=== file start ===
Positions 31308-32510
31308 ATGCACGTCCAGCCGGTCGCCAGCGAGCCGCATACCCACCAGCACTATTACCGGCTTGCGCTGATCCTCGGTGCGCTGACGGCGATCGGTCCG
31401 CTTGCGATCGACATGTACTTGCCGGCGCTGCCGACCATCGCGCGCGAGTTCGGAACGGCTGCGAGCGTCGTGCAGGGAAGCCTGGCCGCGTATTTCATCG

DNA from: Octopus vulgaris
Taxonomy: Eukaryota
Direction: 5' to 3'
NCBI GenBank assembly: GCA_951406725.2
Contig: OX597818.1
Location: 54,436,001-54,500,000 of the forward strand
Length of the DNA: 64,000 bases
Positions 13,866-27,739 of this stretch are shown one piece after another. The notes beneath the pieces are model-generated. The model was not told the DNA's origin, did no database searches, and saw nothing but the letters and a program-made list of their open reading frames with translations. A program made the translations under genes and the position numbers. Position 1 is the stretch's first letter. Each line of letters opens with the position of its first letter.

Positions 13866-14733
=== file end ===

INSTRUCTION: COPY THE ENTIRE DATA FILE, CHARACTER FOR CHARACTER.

Positions 31308-32510
31308 ATGCACGTCCAGCCGGTCGCCAGCGAGCCGCATACCCACCAGCACTATTACCGGCTTGCGCTGATCCTCGGTGCGCTGACGGCGATCGGTCCG
31401 CTTGCGATCGACATGTACTTGCCGGCGCTGCCGACCATCGCGCGCGAGTTCGGAACGGCTGCGAGCGTCGTGCAGGGAAGCCTGGCCGCGTATTTCATCG

DNA from: Octopus vulgaris
Taxonomy: Eukaryota
Direction: 5' to 3'
NCBI GenBank assembly: GCA_951406725.2
Contig: OX597818.1
Location: 54,436,001-54,500,000 of the forward strand
Length of the DNA: 64,000 bases
Positions 13,866-27,739 of this stretch are shown one piece after another. The notes beneath the pieces are model-generated. The model was not told the DNA's origin, did no database searches, and saw nothing but the letters and a program-made list of their open reading frames with translations. A program made the translations under genes and the position numbers. Position 1 is the stretch's first letter. Each line of letters opens with the position of its first letter.

Positions 13866-14733